Burundi, March 2017
The East African Women Solidarity Movement for Peace and Security (EWSMPS) has been formed by rights activists to fight abuses of women and girls in Burundi.
Using the group, the activists will fast-track the peace process as per the Arusha Peace and Reconciliation Agreement for Burundi. Among other issues, it focuses on the nature of the conflict, democracy, good governance, and development.
Marie Louise Baricako, the chairperson of Mouvement des Femmes et Filles pour la Paix & la Sécurité (MFFPS)/Women and Girls Movement for Peace and Security in Burundi, said they launched a solidarity campaign after closely following and seeing the violence in Burundi. She said that as a movement, they were rattled by various rights abuses like torture, rape and person disappearances that continue unimpeded by the Burundian government.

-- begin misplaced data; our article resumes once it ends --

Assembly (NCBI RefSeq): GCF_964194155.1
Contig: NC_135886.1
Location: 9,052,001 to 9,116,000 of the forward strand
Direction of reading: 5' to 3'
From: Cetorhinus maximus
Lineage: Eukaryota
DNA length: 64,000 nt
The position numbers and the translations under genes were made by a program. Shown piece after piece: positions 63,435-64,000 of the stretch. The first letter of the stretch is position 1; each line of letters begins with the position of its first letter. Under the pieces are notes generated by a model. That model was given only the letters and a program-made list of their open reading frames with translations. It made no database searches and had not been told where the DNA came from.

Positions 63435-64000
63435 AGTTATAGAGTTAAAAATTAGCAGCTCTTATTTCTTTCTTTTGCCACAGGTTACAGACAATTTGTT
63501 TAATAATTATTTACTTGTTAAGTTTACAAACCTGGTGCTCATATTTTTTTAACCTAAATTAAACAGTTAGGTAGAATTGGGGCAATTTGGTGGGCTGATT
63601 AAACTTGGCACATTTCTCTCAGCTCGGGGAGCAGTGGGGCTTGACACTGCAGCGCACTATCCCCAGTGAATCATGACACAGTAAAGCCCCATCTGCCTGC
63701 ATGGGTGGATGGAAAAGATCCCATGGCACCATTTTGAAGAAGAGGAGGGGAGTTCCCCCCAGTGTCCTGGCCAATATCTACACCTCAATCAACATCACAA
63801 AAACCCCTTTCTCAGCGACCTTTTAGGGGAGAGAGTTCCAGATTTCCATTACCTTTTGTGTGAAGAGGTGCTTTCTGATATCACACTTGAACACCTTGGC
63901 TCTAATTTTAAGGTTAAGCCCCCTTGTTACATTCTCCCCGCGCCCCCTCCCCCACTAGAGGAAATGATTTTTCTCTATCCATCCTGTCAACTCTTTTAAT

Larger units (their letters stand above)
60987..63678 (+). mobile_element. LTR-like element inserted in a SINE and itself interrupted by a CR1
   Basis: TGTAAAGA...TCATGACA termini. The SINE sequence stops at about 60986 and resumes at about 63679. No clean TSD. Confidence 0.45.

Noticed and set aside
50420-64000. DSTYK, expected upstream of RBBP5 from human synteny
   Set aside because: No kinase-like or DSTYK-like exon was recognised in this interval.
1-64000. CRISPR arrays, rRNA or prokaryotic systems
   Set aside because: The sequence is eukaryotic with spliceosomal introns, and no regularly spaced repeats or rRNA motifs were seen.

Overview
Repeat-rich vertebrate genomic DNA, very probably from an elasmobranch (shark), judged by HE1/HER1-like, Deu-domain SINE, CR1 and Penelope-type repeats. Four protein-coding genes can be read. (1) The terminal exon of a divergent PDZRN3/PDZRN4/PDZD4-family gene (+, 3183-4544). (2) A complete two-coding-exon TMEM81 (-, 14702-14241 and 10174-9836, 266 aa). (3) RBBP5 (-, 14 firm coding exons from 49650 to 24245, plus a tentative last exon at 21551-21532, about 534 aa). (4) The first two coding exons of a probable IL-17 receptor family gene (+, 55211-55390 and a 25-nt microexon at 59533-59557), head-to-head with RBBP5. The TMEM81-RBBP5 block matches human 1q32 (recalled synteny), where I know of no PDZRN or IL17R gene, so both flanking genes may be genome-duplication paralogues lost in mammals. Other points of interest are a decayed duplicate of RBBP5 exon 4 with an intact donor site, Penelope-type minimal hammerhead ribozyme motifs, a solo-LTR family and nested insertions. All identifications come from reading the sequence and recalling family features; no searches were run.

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“As women and mothers, we can no longer be silent and look on indifferently as more sisters and brothers continue to be killed, maimed, tortured, raped, harassed, forced into exile and internally displaced,” said Baricako on February 24 during a meeting organised by Atrocities Watch Africa (AWA) at Laico Lake Victoria hotel in Entebbe.
She wondered why the East African Community (EAC) heads of states continue to be silent in the face of human rights abuses in Burundi. Baricako stressed that although the government in Burundi pretended that the situation in the country was normal, about four million Burundians were in need of humanitarian assistance. She urged EAC leaders to step in and hold the Burundian government accountable.
Commenting on recent reports that Uganda sent home 46,000 Burundian refugees, EWSMPS team leader Lucy Daxbacher said the repatriation was inhumane and against the Arusha Convention guidelines. Uganda, she said, can only send refugees back home after ascertaining their countries are peaceful.